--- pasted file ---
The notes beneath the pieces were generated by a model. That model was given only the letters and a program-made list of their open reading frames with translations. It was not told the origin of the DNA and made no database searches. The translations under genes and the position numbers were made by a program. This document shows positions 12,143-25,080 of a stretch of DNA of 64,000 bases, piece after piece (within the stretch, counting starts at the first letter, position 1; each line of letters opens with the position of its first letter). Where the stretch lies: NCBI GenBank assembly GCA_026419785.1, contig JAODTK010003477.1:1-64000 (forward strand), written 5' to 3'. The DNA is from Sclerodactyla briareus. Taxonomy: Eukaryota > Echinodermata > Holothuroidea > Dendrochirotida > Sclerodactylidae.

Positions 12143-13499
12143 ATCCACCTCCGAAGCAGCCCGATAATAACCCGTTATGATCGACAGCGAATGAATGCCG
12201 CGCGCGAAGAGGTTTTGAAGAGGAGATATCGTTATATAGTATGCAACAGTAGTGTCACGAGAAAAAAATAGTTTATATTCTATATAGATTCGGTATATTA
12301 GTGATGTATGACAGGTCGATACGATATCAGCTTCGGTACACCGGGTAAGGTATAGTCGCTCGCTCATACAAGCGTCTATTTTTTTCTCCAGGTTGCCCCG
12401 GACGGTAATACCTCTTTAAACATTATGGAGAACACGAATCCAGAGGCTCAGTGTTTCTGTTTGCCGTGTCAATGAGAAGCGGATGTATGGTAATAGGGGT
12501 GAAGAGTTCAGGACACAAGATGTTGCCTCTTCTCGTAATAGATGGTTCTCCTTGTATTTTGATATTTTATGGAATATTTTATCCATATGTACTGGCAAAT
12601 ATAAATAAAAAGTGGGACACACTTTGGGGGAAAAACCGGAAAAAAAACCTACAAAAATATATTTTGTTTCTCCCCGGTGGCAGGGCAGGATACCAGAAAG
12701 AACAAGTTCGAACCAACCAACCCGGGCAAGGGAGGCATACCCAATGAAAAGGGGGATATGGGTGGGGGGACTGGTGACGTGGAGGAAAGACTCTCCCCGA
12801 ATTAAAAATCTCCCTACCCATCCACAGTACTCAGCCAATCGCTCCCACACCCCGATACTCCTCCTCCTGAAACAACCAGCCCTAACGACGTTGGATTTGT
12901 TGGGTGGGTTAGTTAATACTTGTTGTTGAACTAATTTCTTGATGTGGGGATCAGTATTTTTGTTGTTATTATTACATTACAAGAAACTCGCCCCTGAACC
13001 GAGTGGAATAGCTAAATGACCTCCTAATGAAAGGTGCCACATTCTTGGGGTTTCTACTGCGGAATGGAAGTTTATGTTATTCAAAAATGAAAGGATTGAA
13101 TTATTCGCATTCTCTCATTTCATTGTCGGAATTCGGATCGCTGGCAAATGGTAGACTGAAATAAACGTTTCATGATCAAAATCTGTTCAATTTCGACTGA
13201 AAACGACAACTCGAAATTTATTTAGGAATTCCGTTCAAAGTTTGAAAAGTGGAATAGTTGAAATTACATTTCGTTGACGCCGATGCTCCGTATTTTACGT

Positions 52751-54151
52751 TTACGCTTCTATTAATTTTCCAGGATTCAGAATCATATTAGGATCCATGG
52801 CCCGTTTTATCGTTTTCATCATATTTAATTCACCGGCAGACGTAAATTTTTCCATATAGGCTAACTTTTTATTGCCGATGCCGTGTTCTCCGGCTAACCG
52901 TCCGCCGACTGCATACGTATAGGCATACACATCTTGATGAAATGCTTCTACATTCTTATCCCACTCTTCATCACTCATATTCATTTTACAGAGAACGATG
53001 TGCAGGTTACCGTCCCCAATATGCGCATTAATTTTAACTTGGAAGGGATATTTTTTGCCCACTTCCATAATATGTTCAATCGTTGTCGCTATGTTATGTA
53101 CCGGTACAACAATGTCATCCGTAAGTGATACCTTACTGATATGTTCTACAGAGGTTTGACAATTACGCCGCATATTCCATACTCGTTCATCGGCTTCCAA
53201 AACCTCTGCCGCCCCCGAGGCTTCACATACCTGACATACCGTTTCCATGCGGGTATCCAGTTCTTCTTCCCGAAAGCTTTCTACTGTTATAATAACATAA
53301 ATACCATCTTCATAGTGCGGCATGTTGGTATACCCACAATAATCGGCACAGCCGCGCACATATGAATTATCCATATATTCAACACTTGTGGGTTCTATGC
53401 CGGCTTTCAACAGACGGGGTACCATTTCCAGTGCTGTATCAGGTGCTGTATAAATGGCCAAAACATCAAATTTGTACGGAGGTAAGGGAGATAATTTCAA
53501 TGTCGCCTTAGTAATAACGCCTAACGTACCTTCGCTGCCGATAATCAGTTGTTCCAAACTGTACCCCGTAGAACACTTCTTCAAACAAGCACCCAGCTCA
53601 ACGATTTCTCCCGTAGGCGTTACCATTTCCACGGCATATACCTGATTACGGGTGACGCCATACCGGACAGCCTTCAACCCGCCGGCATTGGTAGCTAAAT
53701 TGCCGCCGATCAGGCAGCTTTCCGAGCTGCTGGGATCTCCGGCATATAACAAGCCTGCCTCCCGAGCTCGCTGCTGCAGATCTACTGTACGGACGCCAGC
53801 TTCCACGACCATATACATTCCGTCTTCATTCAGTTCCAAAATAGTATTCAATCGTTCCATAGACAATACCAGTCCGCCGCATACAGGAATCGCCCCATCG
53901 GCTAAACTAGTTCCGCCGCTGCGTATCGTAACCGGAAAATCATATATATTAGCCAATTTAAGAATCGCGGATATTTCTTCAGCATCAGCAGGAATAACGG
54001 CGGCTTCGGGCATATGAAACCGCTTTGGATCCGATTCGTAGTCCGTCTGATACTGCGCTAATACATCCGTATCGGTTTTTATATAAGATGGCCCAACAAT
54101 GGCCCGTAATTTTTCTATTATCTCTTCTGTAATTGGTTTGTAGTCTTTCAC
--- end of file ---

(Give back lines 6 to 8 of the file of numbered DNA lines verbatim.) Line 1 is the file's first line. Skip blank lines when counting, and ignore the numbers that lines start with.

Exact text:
12401 GACGGTAATACCTCTTTAAACATTATGGAGAACACGAATCCAGAGGCTCAGTGTTTCTGTTTGCCGTGTCAATGAGAAGCGGATGTATGGTAATAGGGGT
12501 GAAGAGTTCAGGACACAAGATGTTGCCTCTTCTCGTAATAGATGGTTCTCCTTGTATTTTGATATTTTATGGAATATTTTATCCATATGTACTGGCAAAT
12601 ATAAATAAAAAGTGGGACACACTTTGGGGGAAAAACCGGAAAAAAAACCTACAAAAATATATTTTGTTTCTCCCCGGTGGCAGGGCAGGATACCAGAAAG